Review: All Your Faces
- Buoyed by an impeccable cast, Jeanne Herry crafts a remarkable ensemble film, sensitively fictionalising the process of reconnection and reparation that comes with restorative justice
"We don’t suggest anything, we don’t speak on their behalf, we listen. We leave room for thought. No judgements, no diagnoses." This advice given at the end of a role-play exercise for future facilitators of restorative justice - a practice which in use in various countries (notably in France since 2014) and which is central to Jeanne Herry’s All Your Faces [+see also:
film profile] (released in French cinemas tomorrow via StudioCanal) – perfectly summarises the approach of this filmmaker, who’s brilliant at taking hold of social issues and turning them into works of fiction, resulting in an ideal blend of intelligence and emotion.
As in her highly respectable previous film, In Safe Hands [+see also:
film profile] (2018), which explored adoption, the director has a talent for unearthing fascinating subjects and bringing them to the wider public’s attention without ever betraying their essence. She moves delicately through a dense web of emotions with a very clear focus on healing and reconciliation (with others and oneself), a vital approach in these times of high psychological stress and savage social divides.
"This initiative makes it possible for perpetrators of crimes and victims to meet – Does it result in reduced sentences? – No – So what’s the point? – To talk." This is what Fanny (Suliane Brahim) and Michel (Jean-Pierre Darroussin) explain to Nassim (Dali Benssalah), who’s been in prison for ten years for "home-jacking", as they’re preparing him for dialogue sessions with three female victims (who aren’t coming face-to-face with their own attackers but with others who have committed the same type of crime): Nawell (Leïla Bekhti), who works on the checkout of a minimart which was robbed five years earlier, sixty-year-old Sabine (Miou Miou) who was dragged along by a moped when her bag was snatched, and Grégoire (Gilles Lellouche) who can’t move on from being attacked in his home with his daughter. Nassim is joined by two other perpetrators of violent robberies: Issa (Birane Ba) and Thomas (Fred Testot). Overseen by the facilitators together with two volunteer workers (Anne Benoît and Pascal Sangla), the participants sit around in a circle, taking turns to talk and releasing their emotions, which progress from an initial sense of distress and anger to the gradual realisation that these “others” are human too… Meanwhile, another facilitator called Judith (Elodie Bouchez) is overseeing a very different and thorny case revolving around Chloé (Adèle Exarchopoulos), who was raped by her brother as a child. Having learned that he’s back living in the same town as her, Chloé wants to establish a few ground rules to make sure their paths don’t ever cross, but she would also like a face-to-face meeting to be organised, which promises to be anything but easy, given the depth of her wounds...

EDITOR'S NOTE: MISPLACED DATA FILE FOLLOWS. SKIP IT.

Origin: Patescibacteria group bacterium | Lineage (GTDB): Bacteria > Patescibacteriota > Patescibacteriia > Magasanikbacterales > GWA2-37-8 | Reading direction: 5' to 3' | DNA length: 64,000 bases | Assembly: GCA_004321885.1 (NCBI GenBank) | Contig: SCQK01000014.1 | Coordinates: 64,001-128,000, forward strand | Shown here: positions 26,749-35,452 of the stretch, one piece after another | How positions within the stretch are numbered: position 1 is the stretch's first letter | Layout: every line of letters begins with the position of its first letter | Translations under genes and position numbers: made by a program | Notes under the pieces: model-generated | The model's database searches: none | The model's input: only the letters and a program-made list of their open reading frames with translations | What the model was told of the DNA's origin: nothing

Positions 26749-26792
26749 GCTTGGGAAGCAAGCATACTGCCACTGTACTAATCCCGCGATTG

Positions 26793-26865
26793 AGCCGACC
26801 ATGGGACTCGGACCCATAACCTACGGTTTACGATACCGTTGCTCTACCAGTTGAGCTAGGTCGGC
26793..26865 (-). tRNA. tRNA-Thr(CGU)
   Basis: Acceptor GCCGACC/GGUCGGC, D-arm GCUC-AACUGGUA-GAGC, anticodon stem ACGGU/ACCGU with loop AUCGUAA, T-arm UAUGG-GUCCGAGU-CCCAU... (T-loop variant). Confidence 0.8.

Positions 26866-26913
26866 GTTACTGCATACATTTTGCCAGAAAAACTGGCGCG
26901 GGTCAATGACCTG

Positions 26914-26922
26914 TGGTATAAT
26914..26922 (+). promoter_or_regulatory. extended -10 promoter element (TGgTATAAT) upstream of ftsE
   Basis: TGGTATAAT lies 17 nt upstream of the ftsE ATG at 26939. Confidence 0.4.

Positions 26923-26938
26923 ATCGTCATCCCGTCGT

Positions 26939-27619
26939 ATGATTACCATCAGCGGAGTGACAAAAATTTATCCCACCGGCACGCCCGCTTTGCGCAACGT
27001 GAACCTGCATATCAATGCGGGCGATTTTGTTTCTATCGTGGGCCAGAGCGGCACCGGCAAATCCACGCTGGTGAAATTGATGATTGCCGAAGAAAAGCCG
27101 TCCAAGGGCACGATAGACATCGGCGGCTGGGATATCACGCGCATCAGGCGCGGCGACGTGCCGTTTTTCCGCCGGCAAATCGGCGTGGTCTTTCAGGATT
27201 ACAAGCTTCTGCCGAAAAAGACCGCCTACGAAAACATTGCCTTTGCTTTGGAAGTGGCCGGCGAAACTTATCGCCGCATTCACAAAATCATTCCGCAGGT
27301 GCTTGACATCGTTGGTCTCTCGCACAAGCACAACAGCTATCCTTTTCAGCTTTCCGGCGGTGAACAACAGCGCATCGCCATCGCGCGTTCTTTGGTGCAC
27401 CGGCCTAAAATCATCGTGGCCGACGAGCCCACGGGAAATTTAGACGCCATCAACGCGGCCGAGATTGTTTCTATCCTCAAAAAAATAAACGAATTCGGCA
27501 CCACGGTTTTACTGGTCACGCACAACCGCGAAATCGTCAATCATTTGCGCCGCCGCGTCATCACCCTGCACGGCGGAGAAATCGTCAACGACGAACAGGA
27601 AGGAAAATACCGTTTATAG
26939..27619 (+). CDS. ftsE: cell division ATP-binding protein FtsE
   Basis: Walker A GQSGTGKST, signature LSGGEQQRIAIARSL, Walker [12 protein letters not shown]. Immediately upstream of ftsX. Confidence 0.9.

Jeanne Herry tells these two stories with great skill, excelling in conveying nuance, giving herself time to explore her subject methodically, focusing on faces and voices, and offering each of her many characters the space they truly need. Everything rings true in this film, which is incredibly precise when it comes to revealing the emotional journeys these individuals embark upon, thanks to a very well-thought-out system of reconnection and re-establishment of links which allows us to identify with the “other”. Herry’s is a film which isn’t afraid of emotions, instead respecting their every inflection.
All Your Faces was produced by Chi-Fou-Mi Productions and Trésor Films, with worldwide sales steered by StudioCanal.
(Translated from French)
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